Anne McClain posted a thread highlighting five skills that help you cope with confinement in space “or anywhere else.”
1/ One thing astronauts have to be good at: living in confined
spaces for long periods of time. Find yourself in a similar scenario? Here are
some pro tips…a thread.
— Anne McClain (@AstroAnnimal) March 22, 2020
This activity requires sharing information and feelings freely. What McClain suggests is:
“Talk about your intentions before taking action. Use the appropriate terminology. Discuss when your actions or others were not what you expected. Take the time to report after the success or conflict. Listen, then repeat the messages to make sure they are understood. Admit when you are wrong.”
Leadership / Followers
To strengthen this relationship, the NASA astronaut points out that you have to “accept responsibility.”
To be a leader during isolation and to motivate the actions of others, it is necessary to “adjust your style to the environment. Assign tasks and set goals. Lead by example. Give direction, information, feedback, training and encouragement. Make sure your teammates have resources. Talk when something is not right. Ask questions. Offer solutions and not just problems.”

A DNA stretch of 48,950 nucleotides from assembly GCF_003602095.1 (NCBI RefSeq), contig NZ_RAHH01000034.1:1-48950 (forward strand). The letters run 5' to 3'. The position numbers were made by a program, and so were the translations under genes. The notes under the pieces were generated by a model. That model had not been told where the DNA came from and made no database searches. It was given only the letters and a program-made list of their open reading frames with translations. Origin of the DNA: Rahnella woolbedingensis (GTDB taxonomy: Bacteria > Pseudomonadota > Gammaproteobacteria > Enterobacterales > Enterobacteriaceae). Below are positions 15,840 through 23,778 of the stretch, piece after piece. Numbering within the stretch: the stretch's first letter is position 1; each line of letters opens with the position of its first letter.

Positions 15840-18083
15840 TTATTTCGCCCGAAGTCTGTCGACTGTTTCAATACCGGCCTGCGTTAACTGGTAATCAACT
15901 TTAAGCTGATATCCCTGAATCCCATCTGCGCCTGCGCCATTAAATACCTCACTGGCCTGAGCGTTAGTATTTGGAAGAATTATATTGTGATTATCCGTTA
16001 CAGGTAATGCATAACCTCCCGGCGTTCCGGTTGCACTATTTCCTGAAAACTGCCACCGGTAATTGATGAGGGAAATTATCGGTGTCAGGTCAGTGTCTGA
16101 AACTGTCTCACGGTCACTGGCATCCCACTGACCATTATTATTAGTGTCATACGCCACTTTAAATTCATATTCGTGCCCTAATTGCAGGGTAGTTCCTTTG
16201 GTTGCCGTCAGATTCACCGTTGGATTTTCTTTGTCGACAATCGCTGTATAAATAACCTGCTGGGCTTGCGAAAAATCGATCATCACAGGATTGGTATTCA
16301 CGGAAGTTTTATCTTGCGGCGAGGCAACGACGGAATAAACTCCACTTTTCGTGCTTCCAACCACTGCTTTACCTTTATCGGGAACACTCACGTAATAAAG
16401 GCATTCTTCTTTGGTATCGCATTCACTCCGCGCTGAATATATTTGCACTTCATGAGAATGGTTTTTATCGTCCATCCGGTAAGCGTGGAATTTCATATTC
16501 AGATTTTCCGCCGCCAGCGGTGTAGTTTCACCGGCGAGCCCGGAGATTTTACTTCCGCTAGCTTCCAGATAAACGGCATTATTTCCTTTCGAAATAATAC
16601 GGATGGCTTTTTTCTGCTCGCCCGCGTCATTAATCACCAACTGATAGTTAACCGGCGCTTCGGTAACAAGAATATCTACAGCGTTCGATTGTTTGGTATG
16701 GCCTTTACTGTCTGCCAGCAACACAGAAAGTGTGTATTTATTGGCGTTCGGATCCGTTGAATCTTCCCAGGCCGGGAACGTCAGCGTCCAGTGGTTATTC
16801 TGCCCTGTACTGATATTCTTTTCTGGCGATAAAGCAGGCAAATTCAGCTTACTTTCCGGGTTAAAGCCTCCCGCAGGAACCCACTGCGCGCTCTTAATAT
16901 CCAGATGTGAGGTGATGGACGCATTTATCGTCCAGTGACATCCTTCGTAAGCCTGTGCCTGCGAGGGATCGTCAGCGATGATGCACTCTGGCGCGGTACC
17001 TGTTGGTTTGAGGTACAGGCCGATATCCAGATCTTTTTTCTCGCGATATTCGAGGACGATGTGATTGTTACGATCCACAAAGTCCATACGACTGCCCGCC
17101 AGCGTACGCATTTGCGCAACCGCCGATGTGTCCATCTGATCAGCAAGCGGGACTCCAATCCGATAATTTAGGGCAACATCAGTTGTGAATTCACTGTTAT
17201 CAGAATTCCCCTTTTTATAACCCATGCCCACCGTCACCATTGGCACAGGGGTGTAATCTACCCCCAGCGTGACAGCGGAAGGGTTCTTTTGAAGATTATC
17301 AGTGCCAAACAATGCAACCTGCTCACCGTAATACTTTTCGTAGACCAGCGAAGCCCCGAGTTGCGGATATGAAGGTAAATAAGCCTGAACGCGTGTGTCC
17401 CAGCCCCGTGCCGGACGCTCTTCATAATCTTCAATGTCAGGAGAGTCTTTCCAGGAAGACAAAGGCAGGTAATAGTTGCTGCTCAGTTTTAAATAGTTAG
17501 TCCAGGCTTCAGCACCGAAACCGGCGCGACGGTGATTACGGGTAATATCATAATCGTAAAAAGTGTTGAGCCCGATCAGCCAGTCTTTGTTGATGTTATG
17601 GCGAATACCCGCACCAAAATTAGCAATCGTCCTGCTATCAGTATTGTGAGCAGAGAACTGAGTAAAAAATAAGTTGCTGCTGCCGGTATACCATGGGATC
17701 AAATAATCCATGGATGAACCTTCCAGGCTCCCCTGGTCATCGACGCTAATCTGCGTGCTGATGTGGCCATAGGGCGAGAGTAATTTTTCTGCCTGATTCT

The way to maintain this skill begins with a realistic assessment of your own strengths, weaknesses, and influence in the group. For Anne McClain, in this process it is also necessary to learn from mistakes.
“Identify personal trends and their influence on your success or failure. Be open about your weaknesses and feelings. Take steps to mitigate your own stress or negativity and don’t pass it on to the group. Balance work, rest and personal time”, she advises.
After self-care, it is important to maintain the group’s health on the psychological, physical and logistical levels. So it is recommended to encourage others. In his advice thread, McCain states:
“Monitor your team for signs of stress or fatigue. Encourage participation in team activities. Build positive relationships. Volunteer for unpleasant tasks. Offer and accept help. Share credit; take the blame.”
Last but not least: become a team to achieve a goal. In the construction of this ability, according to the expert, it is necessary to create a group culture from each individual.
“Cooperate instead of compete. Respect roles, responsibilities, and workload. Take responsibility; praise freely. Then work to ensure a positive team attitude. Stay calm in the conflict,” is the final message from Anne McClain.